One of our long-running goals at HuffPost Arts & Culture is to eliminate the unnecessary divide that has so long plagued the arts and sciences. So we were overjoyed to stumble upon the work of microbiologist-cum-photographer Zachary Copfer, who has turned a traditional artistic practice into a laudable technique weaving art and science into one. He calls it "bacteriography."
If you couldn't tell from the name, bacteriography is the marriage between bacteria and photography. (Who knew the two would create such wonderful children?) According to PetaPixel, Copfer begins by taking a supply of bacteria and covering a plate with it. He then places a photo atop the plate and exposes it to radiation, making something akin to a negative of the print. After this, he develops the image as the bacteria grows, before finally coating it with acrylic and resin.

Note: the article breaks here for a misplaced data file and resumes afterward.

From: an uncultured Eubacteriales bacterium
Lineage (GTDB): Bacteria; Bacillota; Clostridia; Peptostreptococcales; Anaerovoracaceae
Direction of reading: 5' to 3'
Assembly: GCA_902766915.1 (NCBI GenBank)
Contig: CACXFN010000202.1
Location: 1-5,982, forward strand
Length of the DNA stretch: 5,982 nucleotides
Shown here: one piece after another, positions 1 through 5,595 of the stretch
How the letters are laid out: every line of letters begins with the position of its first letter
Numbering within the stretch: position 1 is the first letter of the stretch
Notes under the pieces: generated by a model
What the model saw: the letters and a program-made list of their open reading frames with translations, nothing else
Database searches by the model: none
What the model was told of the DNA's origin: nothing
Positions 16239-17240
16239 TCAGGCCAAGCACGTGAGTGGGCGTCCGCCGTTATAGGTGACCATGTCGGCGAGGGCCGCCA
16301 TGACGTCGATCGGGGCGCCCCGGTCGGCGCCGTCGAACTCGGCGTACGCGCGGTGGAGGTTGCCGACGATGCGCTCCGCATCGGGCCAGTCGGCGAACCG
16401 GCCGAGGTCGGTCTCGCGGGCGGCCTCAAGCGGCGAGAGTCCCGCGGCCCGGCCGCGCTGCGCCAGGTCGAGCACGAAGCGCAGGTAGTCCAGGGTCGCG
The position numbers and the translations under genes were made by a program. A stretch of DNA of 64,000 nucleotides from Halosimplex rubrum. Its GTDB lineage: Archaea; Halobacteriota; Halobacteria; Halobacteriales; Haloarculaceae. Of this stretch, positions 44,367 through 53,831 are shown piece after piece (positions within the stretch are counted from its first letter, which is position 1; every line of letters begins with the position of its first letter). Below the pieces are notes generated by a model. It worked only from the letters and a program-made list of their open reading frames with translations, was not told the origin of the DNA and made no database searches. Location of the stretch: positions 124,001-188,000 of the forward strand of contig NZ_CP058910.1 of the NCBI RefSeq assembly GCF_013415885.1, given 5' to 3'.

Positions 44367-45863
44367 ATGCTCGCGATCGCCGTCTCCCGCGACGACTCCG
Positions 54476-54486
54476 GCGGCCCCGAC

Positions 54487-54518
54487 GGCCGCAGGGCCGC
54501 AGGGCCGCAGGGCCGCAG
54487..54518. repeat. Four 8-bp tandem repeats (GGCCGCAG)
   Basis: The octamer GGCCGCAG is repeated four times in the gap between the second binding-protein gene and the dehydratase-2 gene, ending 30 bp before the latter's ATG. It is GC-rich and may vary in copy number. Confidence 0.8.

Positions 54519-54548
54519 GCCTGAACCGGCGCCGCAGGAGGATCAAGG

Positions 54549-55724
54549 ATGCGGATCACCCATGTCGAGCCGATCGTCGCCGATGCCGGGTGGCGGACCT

Copfer, an MFA photography student, uses his inspired methodology to render E-coli based renderings of Pablo Picasso, Albert Einstein and the night sky. The resulting images have a Pop Art aftertaste to them, looking as if what might occur if Chuck Close couldn't concentrate on his homework during science class. The works certainly make us see what Copfer means when he says "the world of science has always been a beautiful poetic place, more artful than anyplace else I have ever known."
Check out a video of Copfer's work below and let us know if you think bacteriography is the new frontier of photos!